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Wanda Nevada (1979)
Spoiler Alert !

Some of these pictures and descriptions may give away plot details that you might not want to know before watching the film.
Wanda Nevada Screenshot Wanda Nevada Screenshot Wanda Nevada Screenshot

IMDB lists this as a comedy/mystery/romance. It's part con man movie, part western adventure, part ghost story, and part cringey romance between a 13-year-old girl and a man three times her age.

Peter Fonda is Beau the grifter (and he directed the movie) and a 13-year-old Brooke Shields plays a girl he wins in a poker game who tells him that she wants to be a singer and her stage name is Wanda Nevada. She develops a crush on him and though it is made clear that the relationship between them is purely platonic it's a little disturbing how sexualized Shields is throughout the movie at such a young age. This isn't the first movie she made that does that - "Pretty Baby" made the previous year and "Blue Lagoon" made the following year are notorious for sexualizing the young actor. But as cringe-worthy as it might be, she's really the best reason to watch the movie. She gives a great performance and lights up the screen in many glamorous close-ups. There's also some great western scenery, and, of course, I watched it for the rattlesnakes.

When the two are in a bar they observe an old prospector who shows everybody a bag of gold he found in the Grand Canyon. Wanda gets hold of a map he made to where he found the gold then she and Beau trade in his car for a mule train and supplies and ride down into the canyon to find the gold, pursued by bad guys and Apache ghosts.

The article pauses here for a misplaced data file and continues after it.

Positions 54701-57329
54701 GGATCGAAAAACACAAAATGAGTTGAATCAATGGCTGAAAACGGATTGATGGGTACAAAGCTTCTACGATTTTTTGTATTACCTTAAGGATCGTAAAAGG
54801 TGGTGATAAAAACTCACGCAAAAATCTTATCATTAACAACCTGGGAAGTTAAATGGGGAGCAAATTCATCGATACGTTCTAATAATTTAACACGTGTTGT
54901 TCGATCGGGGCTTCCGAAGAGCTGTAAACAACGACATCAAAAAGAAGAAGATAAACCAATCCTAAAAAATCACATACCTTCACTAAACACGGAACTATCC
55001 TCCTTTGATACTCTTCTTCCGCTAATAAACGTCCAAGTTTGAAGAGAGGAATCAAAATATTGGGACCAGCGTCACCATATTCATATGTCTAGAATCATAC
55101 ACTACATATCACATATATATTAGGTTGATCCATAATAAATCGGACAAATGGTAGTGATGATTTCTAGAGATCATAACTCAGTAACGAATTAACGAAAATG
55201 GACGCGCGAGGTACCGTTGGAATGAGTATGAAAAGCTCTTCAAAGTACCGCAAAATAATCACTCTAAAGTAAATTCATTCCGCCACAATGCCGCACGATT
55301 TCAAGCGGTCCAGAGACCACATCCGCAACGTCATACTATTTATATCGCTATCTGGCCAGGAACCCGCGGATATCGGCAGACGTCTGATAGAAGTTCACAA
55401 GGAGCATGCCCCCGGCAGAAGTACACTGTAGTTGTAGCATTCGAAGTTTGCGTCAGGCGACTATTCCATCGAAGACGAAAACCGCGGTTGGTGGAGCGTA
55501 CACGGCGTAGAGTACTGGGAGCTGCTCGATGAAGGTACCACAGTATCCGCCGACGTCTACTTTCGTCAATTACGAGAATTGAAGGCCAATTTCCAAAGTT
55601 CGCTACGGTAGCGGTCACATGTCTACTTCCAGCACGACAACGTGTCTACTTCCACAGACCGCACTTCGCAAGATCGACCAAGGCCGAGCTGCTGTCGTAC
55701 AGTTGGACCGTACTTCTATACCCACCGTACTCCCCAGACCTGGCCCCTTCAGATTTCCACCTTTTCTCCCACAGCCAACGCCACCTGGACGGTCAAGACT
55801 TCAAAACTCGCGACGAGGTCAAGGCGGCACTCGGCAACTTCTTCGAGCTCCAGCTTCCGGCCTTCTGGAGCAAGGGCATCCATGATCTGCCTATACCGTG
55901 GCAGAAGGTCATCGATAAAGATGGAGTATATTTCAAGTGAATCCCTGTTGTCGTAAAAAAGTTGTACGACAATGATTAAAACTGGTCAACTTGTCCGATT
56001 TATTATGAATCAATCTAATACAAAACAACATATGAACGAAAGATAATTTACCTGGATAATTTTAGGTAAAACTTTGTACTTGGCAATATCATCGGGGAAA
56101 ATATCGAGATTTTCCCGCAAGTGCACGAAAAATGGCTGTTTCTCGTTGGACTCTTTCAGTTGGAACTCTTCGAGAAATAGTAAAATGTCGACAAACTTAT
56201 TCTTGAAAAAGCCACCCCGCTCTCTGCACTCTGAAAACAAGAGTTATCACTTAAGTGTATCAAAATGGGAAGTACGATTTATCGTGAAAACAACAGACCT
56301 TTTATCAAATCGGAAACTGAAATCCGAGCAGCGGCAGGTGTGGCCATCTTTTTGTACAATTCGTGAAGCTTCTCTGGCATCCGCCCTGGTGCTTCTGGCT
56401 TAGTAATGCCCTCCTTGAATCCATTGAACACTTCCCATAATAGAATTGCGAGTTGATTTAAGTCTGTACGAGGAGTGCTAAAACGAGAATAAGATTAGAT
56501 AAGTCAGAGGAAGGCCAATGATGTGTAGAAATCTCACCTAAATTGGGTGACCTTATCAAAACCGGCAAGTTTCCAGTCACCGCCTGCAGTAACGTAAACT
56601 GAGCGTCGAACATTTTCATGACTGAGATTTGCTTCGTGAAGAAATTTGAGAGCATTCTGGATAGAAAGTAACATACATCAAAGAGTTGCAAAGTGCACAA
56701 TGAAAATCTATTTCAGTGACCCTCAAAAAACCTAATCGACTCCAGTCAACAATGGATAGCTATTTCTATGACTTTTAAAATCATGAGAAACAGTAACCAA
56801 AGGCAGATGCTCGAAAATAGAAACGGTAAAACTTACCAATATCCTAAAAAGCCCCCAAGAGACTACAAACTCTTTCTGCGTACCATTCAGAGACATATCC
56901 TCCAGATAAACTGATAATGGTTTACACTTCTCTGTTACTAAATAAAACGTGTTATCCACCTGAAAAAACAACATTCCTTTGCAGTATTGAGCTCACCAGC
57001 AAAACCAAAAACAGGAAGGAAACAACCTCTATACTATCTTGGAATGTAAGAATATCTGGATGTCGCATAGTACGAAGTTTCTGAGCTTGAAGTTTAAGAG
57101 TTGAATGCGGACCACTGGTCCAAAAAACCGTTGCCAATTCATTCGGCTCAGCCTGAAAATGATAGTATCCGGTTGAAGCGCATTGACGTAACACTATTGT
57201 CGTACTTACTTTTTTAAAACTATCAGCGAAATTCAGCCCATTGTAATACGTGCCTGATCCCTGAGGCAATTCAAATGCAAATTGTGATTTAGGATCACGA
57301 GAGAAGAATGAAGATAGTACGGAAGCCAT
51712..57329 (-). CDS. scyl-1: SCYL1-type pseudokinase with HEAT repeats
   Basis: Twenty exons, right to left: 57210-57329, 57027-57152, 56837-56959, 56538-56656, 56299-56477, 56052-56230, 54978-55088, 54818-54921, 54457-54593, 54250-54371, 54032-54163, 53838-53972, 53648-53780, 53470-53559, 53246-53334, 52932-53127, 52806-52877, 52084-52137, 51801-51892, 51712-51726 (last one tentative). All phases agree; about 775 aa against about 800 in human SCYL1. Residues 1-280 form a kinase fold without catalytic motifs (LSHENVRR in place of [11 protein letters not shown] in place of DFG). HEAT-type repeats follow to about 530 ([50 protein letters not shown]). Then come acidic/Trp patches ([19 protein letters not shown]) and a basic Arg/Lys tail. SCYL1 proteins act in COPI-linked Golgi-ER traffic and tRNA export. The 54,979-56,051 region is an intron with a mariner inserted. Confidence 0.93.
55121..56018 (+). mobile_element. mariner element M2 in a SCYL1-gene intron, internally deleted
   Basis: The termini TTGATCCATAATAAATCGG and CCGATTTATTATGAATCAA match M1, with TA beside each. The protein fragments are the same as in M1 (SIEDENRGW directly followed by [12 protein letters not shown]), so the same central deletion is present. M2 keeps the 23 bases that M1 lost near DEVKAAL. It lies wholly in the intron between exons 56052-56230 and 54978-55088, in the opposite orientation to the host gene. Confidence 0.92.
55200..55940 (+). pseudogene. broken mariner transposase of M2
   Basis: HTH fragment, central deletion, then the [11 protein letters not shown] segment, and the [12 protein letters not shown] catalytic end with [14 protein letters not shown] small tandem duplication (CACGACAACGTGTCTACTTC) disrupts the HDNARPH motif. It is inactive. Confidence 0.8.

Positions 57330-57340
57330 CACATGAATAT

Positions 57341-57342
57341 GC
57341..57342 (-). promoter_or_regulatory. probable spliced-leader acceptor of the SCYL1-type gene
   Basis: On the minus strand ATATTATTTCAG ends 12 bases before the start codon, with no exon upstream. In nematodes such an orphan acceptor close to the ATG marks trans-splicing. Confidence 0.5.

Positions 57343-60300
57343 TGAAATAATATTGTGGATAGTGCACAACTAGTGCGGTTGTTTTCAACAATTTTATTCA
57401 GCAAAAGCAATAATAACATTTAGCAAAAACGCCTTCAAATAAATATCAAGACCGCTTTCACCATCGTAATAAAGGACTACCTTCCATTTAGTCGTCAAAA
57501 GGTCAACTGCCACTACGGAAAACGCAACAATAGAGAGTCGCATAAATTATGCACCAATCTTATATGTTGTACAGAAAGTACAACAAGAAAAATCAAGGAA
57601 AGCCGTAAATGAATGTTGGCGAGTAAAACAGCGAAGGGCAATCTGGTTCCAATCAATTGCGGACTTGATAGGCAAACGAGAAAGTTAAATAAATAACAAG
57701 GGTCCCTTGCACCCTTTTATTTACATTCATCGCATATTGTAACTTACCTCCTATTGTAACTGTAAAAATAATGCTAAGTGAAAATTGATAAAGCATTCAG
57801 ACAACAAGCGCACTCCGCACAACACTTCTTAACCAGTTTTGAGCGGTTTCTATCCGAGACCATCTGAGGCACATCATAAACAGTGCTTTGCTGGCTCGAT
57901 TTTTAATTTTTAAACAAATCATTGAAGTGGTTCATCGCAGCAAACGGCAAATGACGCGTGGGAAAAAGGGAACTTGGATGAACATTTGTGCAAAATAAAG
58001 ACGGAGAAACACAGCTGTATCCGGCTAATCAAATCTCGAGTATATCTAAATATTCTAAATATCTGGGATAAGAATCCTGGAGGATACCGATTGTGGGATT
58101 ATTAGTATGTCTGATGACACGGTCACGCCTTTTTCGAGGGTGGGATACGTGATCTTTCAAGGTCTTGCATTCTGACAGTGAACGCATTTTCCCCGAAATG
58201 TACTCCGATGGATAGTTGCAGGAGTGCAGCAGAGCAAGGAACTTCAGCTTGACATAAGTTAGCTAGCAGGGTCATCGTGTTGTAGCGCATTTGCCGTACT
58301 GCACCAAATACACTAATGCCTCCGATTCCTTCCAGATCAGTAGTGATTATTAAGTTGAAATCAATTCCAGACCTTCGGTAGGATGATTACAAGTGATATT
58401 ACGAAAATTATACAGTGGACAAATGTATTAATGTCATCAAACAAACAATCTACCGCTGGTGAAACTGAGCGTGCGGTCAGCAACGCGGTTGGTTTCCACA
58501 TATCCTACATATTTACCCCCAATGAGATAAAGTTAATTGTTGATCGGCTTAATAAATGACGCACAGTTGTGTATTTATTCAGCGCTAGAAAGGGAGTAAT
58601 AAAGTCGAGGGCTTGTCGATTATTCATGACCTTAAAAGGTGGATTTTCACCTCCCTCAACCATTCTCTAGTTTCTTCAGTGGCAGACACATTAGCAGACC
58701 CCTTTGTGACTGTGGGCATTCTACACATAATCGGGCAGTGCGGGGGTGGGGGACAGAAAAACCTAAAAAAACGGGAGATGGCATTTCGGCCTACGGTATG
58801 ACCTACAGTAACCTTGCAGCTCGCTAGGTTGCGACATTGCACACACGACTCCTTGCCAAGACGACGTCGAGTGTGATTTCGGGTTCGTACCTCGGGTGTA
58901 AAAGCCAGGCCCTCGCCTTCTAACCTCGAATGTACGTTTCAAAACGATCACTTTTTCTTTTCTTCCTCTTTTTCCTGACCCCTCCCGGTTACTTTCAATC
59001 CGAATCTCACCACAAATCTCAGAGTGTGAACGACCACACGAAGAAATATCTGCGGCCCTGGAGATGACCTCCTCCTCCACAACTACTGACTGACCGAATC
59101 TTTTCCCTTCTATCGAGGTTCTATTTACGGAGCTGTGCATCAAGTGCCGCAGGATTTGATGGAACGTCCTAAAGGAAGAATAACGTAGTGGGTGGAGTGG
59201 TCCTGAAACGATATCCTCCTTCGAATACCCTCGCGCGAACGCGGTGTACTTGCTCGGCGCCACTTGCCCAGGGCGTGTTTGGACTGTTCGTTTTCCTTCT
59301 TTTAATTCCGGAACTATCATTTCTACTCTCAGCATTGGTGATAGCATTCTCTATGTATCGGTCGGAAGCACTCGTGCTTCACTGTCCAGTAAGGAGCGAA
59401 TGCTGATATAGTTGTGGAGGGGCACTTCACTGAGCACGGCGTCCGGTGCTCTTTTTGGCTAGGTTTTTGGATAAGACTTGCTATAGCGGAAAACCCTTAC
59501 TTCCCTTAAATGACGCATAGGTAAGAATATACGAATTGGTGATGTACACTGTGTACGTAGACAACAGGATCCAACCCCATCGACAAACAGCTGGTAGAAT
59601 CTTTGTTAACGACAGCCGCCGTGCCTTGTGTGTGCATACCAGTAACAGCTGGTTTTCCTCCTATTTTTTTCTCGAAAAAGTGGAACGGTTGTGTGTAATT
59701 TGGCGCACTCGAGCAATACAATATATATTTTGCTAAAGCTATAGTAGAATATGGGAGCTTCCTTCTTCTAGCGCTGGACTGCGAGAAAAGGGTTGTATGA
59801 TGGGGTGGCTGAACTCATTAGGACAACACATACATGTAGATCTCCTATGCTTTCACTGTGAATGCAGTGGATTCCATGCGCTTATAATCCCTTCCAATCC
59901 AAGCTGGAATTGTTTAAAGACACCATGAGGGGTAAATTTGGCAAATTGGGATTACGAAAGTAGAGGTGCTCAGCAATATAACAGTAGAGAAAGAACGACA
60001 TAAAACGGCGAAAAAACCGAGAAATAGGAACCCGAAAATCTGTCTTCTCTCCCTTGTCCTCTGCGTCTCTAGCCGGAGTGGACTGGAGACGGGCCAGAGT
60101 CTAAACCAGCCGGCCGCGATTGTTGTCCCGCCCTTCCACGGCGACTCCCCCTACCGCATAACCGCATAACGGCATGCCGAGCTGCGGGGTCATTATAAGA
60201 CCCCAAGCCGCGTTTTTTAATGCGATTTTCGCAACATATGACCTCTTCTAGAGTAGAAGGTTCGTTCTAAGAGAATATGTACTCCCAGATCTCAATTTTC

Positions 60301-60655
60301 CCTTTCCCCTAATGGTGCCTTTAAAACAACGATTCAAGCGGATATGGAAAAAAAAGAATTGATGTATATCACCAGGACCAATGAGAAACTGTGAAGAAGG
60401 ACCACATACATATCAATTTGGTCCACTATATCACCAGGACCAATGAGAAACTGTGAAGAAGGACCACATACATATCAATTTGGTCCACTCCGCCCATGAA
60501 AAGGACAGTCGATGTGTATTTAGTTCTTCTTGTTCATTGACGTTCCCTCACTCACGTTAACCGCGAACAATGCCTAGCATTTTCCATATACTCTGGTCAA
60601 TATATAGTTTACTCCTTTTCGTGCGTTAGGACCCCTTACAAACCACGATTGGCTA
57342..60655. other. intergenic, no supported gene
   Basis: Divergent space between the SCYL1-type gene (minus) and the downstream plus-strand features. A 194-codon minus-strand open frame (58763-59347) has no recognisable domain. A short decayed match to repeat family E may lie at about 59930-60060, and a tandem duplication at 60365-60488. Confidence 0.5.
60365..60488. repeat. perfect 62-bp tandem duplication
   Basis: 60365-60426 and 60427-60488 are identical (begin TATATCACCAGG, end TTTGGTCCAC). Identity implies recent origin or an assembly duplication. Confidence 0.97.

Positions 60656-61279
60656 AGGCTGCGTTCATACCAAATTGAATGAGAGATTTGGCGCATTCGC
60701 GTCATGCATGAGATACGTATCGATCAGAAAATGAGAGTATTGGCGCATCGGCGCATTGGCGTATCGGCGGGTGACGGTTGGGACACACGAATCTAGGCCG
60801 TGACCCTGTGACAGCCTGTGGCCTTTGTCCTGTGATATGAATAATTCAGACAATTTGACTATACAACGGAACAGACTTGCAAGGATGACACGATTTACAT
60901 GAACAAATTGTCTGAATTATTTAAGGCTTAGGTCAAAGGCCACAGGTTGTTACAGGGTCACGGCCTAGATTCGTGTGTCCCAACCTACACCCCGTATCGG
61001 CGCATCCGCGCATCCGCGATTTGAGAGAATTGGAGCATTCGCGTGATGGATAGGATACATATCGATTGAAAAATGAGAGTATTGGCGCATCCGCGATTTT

Wanda Nevada Screenshot Wanda Nevada Screenshot Wanda Nevada Screenshot
Wanda Nevada Screenshot Wanda Nevada Screenshot Wanda Nevada Screenshot
Wanda Nevada Screenshot Wanda Nevada Screenshot Wanda Nevada Screenshot

Their path leads to a narrow gap in the rocks that Beau can't fit through so Wanda goes inside. She immediately sees two rattlesnakes on the ground and pulls out her gun. (It's funny that we hear the snakes rattling loudly for the entire scene, but when we see them their tails are not moving at all.) He nags her to hurry up but she is more concerned with carefully getting past the snakes. Eventually she squeezes past them with no harm to her or the snakes.

When I saw her pull her gun I thought we were going to see her shoot her way out. That would happen in most other movies, but not here. She just slowly walks right past them. I congratulate Fonda for playing the scene this way. Not all tension in a movie needs to be resolved with gunshots. There is plenty of other gun shooting in the movie, along with arrows shot by Apache ghosts.

They did a good job of making it look like Shields was with actual rattlesnakes, but I'm not sure how they did it. I doubt they would have put her so close to live rattlesnakes. When we see an actor with the snakes, it could be a stunt double, they could have use a piece of glass between the snakes and the actor, or maybe the snakes we see with her are not alive.